This “cosmolocal approach” provides the opportunity for reciprocal illumination of place and story. On the one hand, the Epic of Evolution offers a wondrous narrative context that adds meaning to local place. On the other, local places provide the characters and direct experience that makes this evolutionary epic alive, immediate, and engaging. Each version of the story can be tailored not only to place, but also to the age and knowledge base of the audience, from children through adults. Importantly, these stories should not be presented as received ‘truths.’ After all, like science generally, the story of cosmic evolution, although well established in its fundamentals, is still provisional in some aspects, and will undoubtedly “evolve” itself. More importantly, the cosmolocal approach opens the door for each person to construct his/her own unique version of the Universe Story, selecting the most meaningful local characters with which to explore and convey this saga.

The beauty of the evolutionary epic is that it allows for an endless variety of interpretations, each one informed by specific historical, cultural, spiritual, and ecological contexts. Certainly the grand cosmic saga is not compatible with all religious beliefs,particularly fundamentalist notions of creation within the past 6,000 years. But just as the world’s spiritual traditions have adapted to the reality that the Earth does not exist at the center of the universe, so too must we now accept, indeed embrace, the fact that we live in a dynamic universe that has been unfolding for billions of years.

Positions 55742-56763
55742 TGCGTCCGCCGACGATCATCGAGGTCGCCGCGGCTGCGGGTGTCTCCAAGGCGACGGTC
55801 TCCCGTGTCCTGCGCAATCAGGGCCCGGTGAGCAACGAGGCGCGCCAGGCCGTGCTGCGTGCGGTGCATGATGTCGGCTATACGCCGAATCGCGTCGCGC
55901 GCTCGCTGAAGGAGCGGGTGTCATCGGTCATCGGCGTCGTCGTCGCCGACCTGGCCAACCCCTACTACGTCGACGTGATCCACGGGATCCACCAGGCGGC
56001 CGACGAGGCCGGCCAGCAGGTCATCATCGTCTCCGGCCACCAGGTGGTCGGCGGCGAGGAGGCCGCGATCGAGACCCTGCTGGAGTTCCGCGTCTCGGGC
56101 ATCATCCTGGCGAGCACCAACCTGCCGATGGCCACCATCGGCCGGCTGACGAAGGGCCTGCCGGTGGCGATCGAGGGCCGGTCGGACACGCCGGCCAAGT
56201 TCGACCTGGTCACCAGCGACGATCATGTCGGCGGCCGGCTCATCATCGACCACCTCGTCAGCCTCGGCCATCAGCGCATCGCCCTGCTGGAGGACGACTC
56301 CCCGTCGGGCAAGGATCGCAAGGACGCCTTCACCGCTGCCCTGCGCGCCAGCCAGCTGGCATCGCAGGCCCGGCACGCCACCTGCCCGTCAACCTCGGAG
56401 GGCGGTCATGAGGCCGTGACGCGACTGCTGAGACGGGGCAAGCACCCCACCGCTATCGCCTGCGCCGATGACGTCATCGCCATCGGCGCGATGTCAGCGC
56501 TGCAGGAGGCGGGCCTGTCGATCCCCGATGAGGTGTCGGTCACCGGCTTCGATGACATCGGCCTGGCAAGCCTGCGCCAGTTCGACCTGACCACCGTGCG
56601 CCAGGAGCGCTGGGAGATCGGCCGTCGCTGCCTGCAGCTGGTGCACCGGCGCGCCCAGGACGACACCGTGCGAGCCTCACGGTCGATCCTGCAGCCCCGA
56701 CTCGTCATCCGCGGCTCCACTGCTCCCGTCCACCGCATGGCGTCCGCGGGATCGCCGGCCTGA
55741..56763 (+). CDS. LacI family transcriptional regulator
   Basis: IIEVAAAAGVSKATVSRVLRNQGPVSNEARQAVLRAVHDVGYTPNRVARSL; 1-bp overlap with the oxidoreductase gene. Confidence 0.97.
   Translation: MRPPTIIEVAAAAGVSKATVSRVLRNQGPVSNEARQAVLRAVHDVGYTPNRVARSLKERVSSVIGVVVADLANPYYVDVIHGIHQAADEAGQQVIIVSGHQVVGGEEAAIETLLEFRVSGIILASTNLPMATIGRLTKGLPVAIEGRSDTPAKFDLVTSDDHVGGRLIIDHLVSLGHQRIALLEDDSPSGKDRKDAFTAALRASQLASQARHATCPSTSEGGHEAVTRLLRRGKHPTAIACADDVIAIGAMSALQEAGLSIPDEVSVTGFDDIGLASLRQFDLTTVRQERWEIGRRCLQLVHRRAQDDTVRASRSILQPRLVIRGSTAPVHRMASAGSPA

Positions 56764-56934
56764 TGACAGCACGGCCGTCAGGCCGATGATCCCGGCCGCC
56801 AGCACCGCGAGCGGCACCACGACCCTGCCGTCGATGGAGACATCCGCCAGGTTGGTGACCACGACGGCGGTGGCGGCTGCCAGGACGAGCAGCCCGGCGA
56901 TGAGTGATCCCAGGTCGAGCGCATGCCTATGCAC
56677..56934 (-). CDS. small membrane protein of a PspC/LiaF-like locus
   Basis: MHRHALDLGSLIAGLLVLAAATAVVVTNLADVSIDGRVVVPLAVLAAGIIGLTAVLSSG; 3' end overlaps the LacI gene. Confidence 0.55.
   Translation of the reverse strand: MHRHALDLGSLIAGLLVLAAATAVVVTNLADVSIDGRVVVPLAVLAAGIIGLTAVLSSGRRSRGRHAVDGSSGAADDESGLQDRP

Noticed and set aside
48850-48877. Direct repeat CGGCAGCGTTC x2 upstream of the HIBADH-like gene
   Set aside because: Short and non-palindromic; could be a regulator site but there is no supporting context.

Ultimately, the cosmolocal approach has potential to simultaneously foster both a deep sense of place and history. This way of understanding the universe is not new, of course. Indigenous peoples have used it for many thousands of years to root their origin myths in intimate details of their homelands. It’s high time that we married this ancient wisdom with modern science to root ourselves in both local place and the greater cosmos.

In closing, I strongly recommend that you check out a spectacular, newly released documentary, Journey of the Universe, created by my very wise and talented friends, Brian Swimme and Mary Evelyn Tucker (together with a team of others). "JOTU," as the project is labeled, is the amazing culmination of many years work, offering a brief, jaw-dropping synopsis of the evolutionary epic. Go to:


1. Gould, S. J. 1993. Unenchanted evening. Eight Little Piggies: Reflections in Natural History. Norton, New York. (p. 40)

2. Berry, T. 1990. The Dream of the Earth. Sierra Club Books, San Francisco.

All images derived from National Geographic: